After impressing with his 2015 film The Witch, all eyes were on director Robert Eggers to see what his twisted mind would craft in his next film. Even so, few people expected he would release a film as haunting as The Lighthouse. Set in the 19th century, the film follows two lighthouse keepers, contracted to spend four weeks on an isolated island in New England. However, when a massive storm hits the island, both men will start to lose their sanity as they’re stranded together. The film is gorgeously shot, utilizing a nearly square aspect ratio to create the feeling of complete claustrophobia as you’re watching. Egger’s script, which he wrote with his brother Max, is equally sharp and hilarious, and the performances from Willem Dafoe and Robert Pattinson are nothing short of incredible. This kind of movie isn’t for everyone, but if you’re in the mood for a dark, dense psychological horror film, it’s truly hard to beat The Lighthouse.
Did you know Steven Spielberg directed an animated feature produced by Peter Jackson (Lord of the Rings) and written by Edgar Wright (Scott Pilgrim vs. the World, Baby Driver)? He did, and its even an adaptation of the classic French-European comic series, The Adventures of Tintin. In the film of the same name, we find our boy journalist hero Tintin (Jamie Bell, Billy Elliot) purchasing a miniature ship called the Unicorn, which, unbeknownst to him, contains a parchment scroll that hides the location of sunken treasure. Along with his dog Snowy and the drunken Captain Haddock, Tintin must outrun the criminals after him and the treasure. The film is notable for its motion-capture effects and adopting the style from the comics, giving it a unique look and feel, and for its all-star cast, including Andy Serkis as Haddock, Daniel Craig as Sakharine, and Nick Frost and Simon Pegg as the bumbling detectives Thomson and Thompson.
While 2018’s Bohemian Rhapsody was a larger hit at the box office, director Dexter Fletcher (who took over production on Bohemian Rhapsody after Bryan Singer was fired) scored critical acclaim with Rocketman. Part biopic, part musical, the film follows the life and times of Elton John, who, born as Reginald Dwight, works with singer-songwriter Bernie Taupin to become one of the most iconic figures in pop music history. The film follows his breakthrough, rise to success, and his downfall as Elton John struggles with addiction, depression, and more.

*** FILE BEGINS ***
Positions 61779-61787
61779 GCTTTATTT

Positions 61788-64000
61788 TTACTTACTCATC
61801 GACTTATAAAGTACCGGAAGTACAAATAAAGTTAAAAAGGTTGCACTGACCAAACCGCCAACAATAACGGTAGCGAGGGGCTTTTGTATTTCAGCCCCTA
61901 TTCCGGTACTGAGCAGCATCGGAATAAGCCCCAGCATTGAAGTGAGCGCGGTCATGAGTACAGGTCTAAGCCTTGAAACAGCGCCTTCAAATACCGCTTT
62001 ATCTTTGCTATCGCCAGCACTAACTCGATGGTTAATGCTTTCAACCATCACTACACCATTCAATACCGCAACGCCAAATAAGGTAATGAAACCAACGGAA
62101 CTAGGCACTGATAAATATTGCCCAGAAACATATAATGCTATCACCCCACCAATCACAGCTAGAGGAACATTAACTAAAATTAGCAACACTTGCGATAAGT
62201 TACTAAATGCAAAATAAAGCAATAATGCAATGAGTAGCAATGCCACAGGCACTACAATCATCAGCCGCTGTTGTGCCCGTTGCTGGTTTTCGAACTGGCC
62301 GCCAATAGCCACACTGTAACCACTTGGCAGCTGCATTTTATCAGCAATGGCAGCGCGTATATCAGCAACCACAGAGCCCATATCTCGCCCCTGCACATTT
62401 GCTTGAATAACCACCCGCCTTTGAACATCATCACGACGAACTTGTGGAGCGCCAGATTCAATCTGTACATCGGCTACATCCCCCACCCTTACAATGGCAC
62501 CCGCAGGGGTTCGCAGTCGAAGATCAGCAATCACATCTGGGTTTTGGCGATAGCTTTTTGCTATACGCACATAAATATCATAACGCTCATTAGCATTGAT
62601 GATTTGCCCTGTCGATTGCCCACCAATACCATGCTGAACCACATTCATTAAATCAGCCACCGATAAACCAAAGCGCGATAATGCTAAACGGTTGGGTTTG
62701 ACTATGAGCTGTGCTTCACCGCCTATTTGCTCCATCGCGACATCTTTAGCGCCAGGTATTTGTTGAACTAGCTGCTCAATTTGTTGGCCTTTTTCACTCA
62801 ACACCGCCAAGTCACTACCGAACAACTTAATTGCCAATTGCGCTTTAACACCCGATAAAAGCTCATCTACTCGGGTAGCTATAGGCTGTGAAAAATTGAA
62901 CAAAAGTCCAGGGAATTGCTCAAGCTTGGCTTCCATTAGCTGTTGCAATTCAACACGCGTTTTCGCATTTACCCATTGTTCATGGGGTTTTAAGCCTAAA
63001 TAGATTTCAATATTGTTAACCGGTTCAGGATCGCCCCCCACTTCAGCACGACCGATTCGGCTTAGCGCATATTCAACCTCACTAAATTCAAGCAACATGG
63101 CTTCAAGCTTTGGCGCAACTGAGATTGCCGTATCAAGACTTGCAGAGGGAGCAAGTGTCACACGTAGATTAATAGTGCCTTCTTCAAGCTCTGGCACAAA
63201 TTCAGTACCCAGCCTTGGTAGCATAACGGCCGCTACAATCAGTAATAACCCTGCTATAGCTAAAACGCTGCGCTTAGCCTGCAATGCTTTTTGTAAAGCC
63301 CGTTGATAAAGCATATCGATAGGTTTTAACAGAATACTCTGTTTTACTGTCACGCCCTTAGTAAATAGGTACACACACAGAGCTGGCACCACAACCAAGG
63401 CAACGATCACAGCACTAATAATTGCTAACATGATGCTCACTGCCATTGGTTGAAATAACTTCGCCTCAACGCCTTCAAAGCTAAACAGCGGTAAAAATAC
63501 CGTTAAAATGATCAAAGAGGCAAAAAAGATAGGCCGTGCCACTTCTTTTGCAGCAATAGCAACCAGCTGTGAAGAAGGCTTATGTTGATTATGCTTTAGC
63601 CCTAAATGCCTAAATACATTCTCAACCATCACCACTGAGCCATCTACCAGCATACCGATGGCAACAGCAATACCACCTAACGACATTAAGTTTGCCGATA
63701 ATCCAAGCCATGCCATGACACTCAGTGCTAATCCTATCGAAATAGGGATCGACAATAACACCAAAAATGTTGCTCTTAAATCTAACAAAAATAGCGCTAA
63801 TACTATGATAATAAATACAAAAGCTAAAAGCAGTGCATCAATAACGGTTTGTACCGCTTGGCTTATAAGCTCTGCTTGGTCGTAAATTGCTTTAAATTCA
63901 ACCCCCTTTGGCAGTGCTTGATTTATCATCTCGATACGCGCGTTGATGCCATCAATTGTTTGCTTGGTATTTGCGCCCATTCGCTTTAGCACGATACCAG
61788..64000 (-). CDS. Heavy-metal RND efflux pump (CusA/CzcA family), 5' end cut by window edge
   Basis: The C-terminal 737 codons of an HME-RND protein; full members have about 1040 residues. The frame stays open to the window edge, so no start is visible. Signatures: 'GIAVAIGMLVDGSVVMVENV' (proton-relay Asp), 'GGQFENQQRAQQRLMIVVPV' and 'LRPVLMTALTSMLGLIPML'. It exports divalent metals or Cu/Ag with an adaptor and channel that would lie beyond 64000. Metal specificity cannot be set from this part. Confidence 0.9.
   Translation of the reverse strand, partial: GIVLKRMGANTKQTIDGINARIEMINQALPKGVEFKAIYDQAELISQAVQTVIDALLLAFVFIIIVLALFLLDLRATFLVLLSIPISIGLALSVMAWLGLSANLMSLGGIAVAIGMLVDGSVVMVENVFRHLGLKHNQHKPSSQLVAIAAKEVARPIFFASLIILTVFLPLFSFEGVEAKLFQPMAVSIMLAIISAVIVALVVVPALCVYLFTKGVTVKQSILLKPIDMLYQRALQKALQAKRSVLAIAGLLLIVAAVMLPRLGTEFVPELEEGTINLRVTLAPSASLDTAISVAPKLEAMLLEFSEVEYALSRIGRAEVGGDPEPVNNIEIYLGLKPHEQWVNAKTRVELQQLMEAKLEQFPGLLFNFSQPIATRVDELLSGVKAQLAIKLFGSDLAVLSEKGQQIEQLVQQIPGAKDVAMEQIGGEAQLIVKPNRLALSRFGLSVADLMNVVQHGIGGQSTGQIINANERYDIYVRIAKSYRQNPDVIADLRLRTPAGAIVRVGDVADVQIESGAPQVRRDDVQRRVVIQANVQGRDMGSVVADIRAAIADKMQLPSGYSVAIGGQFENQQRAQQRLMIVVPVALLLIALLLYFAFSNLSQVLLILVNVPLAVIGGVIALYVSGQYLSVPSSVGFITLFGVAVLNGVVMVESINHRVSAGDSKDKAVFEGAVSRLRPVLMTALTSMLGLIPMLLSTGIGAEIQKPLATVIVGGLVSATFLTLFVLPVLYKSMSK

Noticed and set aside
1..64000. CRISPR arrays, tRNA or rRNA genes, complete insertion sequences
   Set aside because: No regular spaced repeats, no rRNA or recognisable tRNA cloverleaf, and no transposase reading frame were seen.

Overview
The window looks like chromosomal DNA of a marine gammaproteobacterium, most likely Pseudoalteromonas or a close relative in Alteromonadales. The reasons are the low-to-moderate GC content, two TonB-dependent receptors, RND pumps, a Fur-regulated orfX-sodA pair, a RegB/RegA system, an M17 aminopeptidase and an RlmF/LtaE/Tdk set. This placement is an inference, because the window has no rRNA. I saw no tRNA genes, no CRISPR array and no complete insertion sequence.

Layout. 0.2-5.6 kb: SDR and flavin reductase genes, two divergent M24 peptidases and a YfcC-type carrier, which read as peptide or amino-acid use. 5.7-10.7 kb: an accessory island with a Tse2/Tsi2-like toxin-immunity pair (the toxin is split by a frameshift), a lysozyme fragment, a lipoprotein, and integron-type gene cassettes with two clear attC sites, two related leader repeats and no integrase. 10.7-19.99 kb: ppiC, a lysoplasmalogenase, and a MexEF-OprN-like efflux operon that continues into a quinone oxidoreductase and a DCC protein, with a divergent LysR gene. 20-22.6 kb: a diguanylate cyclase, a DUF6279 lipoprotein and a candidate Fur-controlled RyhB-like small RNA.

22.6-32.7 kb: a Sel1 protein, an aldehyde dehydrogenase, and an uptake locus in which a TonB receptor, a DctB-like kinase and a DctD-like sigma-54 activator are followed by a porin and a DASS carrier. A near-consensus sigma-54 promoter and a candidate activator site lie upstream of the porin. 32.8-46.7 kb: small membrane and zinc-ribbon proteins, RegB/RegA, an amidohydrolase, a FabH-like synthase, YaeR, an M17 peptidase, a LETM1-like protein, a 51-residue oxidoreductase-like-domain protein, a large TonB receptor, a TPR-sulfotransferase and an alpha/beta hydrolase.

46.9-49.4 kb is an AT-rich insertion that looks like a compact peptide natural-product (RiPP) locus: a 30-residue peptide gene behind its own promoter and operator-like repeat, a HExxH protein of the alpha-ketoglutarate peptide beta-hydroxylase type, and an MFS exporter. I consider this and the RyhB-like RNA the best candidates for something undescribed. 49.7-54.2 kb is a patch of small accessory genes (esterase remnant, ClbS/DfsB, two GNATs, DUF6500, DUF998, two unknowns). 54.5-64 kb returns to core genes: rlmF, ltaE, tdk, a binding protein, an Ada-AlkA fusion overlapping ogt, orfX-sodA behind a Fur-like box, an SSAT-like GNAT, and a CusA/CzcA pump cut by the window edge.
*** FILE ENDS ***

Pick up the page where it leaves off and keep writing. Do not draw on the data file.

It’s been a long time since a classic whodunnit appeared in theaters, but with something as good as Knives Out, it was bound to be a huge success. Directed by Rian Johnson (Looper, Star Wars: The Last Jedi), Knives Out features one of the best casts of any 2019 film, including Chris Evans, Ana de Armas, Jamie Lee Curtis, Christopher Plummer, Toni Collette, Michael Shannon, Don Johnson, Lakeith Stanfield, and of course, Daniel Craig as Benoit Blanc, a renowned detective. The film follows the death of crime novelist Harlan Thrombey, the circumstances of which seem strange and uncertain. When Benoit Blanc arrives to investigate the murder, he’s sure of one thing: everyone in the entire dysfunctional Thrombey family is a suspect. As Blanc sifts through a web of lies and red herrings to uncover the truth, one this is certain: everyone lies. Blanc will return in a sequel to Knives Out sometime in the future.